The movie was never provided a big budget, which accounts for its set location and the size of its cast, limited in number but of epic proportions in talent (featuring a young and great Anthony Quinn, Dana Andrew at his very peak, a surprisingly unmotherly Jane Darwell, and a powerful Harry Morgan). But do not let the modest filming conditions fool you. This is a true masterpiece.
One last note: one of the most memorable and enduring scenes is the reading of a letter by Gil Carter. This scene rightly belongs among the treasures of classic cinema, along with Citizen Kane's Rosebud and Tom Joad's "wherever there's a fight" speech.
Before "12 Angry Men" there was "The Ox-Bow Incident," a bleaker and
never less than fascinating exploration of the nature of mob violence.
Unlike "12 Angry Men," this film has no clear-cut heroes. It takes
place in a more primitive, wilder time and location, and the principal
question at the crux of this movie's conflict is whether or not three
suspected cattle thieves should be punished without due legal process.
A small group is in favor of letting the frontier town sheriff handle
the situation, while a much larger group smells only blood (and in some
cases are motivated by personal vengeance) and convince themselves of
the suspects' guilt without listening to any of the evidence. It's
quite a frightening movie in its own way, and it has a stark look at
odds with the average studio film being churned out at the time (1943).
Henry Fonda is quite good, as usual, in the closest thing the movie has
to a main character, but it seems pointless to single him out in what
is obviously such an ensemble effort, and in a movie that only lasts a
mere 75 minutes or so and has such a large cast, each actor manages to
color his/her character with delightful details, sometimes with no more
than a single line of dialogue or one reaction shot.
"The Ox-Bow Incident" is a fantastic film. I don't think it's well-remembered now, but I'm thrilled to see it on DVD and hope that it will be rediscovered.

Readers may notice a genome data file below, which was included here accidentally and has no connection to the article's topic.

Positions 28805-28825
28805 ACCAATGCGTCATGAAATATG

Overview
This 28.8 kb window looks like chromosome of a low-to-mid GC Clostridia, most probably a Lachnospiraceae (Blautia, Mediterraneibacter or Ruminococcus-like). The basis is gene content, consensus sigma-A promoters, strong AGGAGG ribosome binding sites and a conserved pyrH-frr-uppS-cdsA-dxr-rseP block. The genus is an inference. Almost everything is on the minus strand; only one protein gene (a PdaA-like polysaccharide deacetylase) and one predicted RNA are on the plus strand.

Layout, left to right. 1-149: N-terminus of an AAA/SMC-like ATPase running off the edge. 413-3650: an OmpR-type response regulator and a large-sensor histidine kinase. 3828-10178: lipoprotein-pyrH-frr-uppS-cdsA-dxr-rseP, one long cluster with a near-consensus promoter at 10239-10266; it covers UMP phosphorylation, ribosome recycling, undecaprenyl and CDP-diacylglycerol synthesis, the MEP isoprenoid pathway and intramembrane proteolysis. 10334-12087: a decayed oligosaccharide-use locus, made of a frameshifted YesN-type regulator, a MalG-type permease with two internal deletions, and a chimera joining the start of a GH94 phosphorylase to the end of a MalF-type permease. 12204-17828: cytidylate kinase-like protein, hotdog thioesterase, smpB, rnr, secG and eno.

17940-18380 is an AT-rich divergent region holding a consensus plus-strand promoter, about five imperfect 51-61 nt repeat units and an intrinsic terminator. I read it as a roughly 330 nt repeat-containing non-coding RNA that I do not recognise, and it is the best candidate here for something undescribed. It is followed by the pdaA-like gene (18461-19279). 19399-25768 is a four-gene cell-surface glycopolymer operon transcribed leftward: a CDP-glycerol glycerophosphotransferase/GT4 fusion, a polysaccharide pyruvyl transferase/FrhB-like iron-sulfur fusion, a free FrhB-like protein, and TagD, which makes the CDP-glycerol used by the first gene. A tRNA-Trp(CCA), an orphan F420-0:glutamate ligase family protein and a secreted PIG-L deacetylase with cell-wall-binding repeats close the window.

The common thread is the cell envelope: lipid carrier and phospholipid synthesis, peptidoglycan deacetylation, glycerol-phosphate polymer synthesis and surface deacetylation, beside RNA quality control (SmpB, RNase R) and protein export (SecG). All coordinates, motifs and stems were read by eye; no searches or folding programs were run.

*** This review may contain spoilers ***
The theme here is based on William's Wellman's stern, uncompromising
study of mob rule, set in the Old West
It is one of tragic
misunderstanding, the sort of witches brew of error, impatience and
intolerance, which must have often characterized Western rough
Mob fury surrounds a little cattle-town like a fever Most citizens seem only too eager to join a manhunt for the murderer of a rancher Henry Fonda and his sidekick Henry Morgan have to go along with the tide, if only for the fact that, as wanderers passing through, they are not above suspicion themselves
The unofficial posse, under the leadership of Major Tetley (Frank Conroy) comes upon the campfire of three suspects
On the basis of circumstantial evidence, Tetley exhorts the mob into an on-the-spot trial Despite the pleas of a few dissenters, a guilty verdict t is quickly reached and a triple lynching is performed
Then, riding back, the lynch-mob gets the news that the rancher is still alive and the real villains have been taken
"The Oxbow Incident" was never a box office success, but was rewarded with an Oscar nomination for Best Picture... However the film makes its point, as well as it ever did It's not only about the social injustice of instant justice; it's also about human nature, all its oddities, frailties and the perils therein It's often said that it laid the beginning of the psychological Western That's perhaps too big and ambiguous a claim... What it does possess to a marked degree is keen observation, and a fine distinction that is never difficult to see
This small, quiet western is big and loud when it comes to message. Beyond being a great film, written and directed brilliantly, with performances to match, it's a cautionary tale of the dangers of "group-think". Which we've all witnessed and been the victims of today in what happened with this misinformation amassed by the FBI and CIA in the War On Terror. A particularly brilliant scene is when henry Fonda reads a letter written by one of the men wrongly hanged at Ox Bow. The director obscures most of his face as he reads the letter so that the words of the soon-to-be dead man resound. The father/son relationship of two of the killers is so poignant. For an old-time western, this film is very today, very modern. The book which inspired the film is just as good. And the film is true to that book.